MOUNT VERNON — Witness testimony began Monday in the trial of a couple accused of abusing their two adopted children, one of whom died in May 2011.
The first witness: the surviving adopted son.
The boy, who is about 12 years old and deaf, told the court through sign-language interpreters that Larry and Carri Williams, or sometimes one of their biological sons, used sticks or belts to beat him all over his body.
He said the punishments worsened during the three years he was there, and that once, Larry hit his head so hard it bled. He also described being sprayed with a water hose if he wet his pants.
The Williamses each are charged with homicide by abuse and first-degree manslaughter in the death of teenager Hana Williams, and with first-degree assault in connection with alleged abuse of their adopted son.
They have pleaded not guilty to all counts.
Hana was found lying dead in the backyard of the family’s Sedro-Woolley home. An examination found she died of hypothermia hastened by malnutrition.
Prosecutors intend to prove the Williamses “recklessly caused” Hana’s death via a “pattern or practice of abuse” and an “extreme indifference to human life,” and that they caused “substantial bodily harm” to their adopted son.
In their opening statements Friday, defense attorneys reminded jurors that what some might consider questionable parenting practices do not necessarily amount to a crime.
Throughout his testimony, the adopted son did not look at Larry and Carri Williams. He has been in foster care for two years and the court ordered the Williamses to have no contact with him.
Since moving to his foster home, the boy has attended a public school for the first time since coming to the United States. The Williams children all were home-schooled.
“They told me that school was bad, and it was confusing to me why school would be bad,” the boy said through the interpreters.
The boy told prosecuting attorney Rosemary Kaholokula he thought Hana was about his current age.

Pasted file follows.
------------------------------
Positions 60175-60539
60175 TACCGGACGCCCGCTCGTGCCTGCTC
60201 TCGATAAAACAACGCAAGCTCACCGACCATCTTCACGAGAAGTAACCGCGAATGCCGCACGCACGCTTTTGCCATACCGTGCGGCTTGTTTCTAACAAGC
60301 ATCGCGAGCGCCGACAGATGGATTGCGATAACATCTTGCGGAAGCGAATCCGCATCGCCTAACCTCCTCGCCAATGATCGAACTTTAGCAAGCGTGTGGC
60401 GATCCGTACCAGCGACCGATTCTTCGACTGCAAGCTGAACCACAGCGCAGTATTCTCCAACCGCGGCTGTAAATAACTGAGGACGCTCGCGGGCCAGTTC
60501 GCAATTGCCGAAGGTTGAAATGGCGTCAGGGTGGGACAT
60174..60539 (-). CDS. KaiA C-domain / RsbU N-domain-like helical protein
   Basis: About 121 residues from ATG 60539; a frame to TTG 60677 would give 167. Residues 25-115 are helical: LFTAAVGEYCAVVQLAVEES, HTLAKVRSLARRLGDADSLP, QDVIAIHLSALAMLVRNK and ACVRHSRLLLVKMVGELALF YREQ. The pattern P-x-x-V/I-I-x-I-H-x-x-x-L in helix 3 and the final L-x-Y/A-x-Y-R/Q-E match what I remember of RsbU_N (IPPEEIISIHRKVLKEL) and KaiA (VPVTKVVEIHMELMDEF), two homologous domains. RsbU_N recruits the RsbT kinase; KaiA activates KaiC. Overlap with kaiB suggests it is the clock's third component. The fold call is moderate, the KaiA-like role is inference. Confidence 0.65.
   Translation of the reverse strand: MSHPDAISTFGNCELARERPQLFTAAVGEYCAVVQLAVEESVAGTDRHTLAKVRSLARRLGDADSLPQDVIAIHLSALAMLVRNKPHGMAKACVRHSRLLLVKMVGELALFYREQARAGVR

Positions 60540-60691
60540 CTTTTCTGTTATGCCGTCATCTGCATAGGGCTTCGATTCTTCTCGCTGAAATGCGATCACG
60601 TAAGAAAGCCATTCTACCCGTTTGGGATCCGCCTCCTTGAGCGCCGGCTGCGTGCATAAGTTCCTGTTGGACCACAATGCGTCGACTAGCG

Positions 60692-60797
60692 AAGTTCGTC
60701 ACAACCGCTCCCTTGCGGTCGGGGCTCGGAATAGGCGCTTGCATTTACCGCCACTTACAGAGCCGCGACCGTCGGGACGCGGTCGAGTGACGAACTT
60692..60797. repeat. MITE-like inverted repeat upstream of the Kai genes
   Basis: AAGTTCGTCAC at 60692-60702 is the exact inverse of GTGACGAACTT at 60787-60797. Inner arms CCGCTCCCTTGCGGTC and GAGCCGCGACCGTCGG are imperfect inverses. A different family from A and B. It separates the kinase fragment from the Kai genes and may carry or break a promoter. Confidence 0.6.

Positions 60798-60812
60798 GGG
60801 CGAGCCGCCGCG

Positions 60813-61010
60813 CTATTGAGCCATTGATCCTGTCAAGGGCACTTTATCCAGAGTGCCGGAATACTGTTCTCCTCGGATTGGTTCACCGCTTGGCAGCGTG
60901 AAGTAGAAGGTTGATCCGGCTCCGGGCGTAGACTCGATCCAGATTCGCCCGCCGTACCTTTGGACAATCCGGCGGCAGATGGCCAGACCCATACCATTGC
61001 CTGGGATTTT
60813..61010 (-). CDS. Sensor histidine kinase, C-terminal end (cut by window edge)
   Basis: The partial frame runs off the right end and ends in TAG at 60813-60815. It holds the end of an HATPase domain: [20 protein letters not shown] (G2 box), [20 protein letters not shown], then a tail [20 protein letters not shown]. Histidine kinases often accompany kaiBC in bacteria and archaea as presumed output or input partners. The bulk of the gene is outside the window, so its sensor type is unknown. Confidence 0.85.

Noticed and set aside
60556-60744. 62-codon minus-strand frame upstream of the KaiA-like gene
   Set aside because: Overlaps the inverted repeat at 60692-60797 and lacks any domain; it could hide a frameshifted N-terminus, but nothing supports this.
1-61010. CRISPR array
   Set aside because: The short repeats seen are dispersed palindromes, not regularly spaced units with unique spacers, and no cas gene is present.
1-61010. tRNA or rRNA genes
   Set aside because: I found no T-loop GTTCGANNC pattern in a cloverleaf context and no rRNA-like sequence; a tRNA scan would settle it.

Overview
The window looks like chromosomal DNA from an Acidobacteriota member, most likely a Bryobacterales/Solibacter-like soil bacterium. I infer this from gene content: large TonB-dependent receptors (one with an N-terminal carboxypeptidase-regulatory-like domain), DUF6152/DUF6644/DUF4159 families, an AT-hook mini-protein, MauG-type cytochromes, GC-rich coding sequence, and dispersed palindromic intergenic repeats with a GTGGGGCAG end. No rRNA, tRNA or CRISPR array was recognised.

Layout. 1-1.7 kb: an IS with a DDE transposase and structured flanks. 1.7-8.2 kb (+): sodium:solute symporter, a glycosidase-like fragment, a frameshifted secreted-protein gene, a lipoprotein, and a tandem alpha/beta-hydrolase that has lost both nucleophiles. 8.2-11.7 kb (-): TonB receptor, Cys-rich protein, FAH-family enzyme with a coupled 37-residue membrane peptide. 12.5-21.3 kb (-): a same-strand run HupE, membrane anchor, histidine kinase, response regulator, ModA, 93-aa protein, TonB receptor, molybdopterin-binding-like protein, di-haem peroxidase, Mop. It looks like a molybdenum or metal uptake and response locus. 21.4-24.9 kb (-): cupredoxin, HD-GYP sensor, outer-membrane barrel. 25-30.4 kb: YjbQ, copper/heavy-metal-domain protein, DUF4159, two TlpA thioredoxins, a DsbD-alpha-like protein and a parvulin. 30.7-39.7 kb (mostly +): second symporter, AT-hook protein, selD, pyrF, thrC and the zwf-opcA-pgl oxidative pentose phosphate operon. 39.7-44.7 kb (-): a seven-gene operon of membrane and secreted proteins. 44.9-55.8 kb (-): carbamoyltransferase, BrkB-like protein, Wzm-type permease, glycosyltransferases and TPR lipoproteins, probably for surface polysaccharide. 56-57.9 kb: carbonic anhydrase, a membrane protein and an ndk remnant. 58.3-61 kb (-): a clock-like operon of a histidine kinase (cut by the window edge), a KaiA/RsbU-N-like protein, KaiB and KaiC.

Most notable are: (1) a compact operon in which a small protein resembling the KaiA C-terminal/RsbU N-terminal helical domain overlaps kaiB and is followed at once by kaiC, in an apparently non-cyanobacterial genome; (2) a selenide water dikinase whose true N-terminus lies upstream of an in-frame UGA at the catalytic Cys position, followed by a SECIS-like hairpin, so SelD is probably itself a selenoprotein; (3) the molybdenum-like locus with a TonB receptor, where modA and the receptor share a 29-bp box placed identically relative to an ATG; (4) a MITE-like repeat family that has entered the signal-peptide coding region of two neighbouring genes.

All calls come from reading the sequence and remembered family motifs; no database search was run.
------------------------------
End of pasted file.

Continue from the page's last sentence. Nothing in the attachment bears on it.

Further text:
For the homicide-by-abuse charge to apply, prosecutors must prove Hana was younger than 16 when she died. The girl’s exact age has been at issue throughout the investigation. Her body was exhumed in January, but tests were inconclusive.
Prosecutors started the afternoon by playing a recording of the 911 call Carri Williams made after finding Hana just after midnight. In it, Carri tells the operator her daughter is “between 14 and 16.”
Hearing herself describe Hana, “face down in the grass,” eyes half open, unresponsive and “not breathing at all,” Carri laid her forehead on the table in front of her and sobbed.
As the operator is heard instructing Carri Williams on how to perform CPR, Larry Williams sniffled into a tissue for the first time since the trial began.
After playing the recording, prosecutors called to the witness stand a pediatrician and consultant for the state Department of Social and Health Services. Dr. Frances Chalmers testified about her review of Hana’s medical records, especially data showing the girl lost 20 to 25 percent of her body weight between 2009 and 2011.
That level of weight loss “does not portray healthy nourishment,” Chalmers told Kaholokula.
The records Chalmers reviewed were mostly from 2008 and 2009, with one final set of information from the day Hana died, in 2011. For that reason, Chalmers said she could not tell how quickly Hana lost the weight.
An examination of Hana’s body showed she could have had a stomach condition called h. pylori chronic gastritis — irritation of the stomach lining caused by a particular bacteria. In 2008, she was treated for giardia, an intestinal parasite that also causes stomach pain.
Chalmers did not make those diagnoses in Hana, but she testified the two conditions could lead to weight loss by reducing a person’s appetite or causing vomiting or diarrhea.
Children with these problems are typically taken to a doctor, but Hana’s medical records show she was not, Chalmers said.
The final witness of the day was the Williamses’ immediate neighbor. She testified to not seeing the two adopted children as much as she saw the seven biological Williams children in the time leading up to Hana’s death.
Witness testimony resumes Tuesday morning. The adopted son has not finished testifying, but because of his age and hearing impairment, prosecutors asked that he be limited to 2.5 hours of testimony per day and not be required to testify on consecutive days.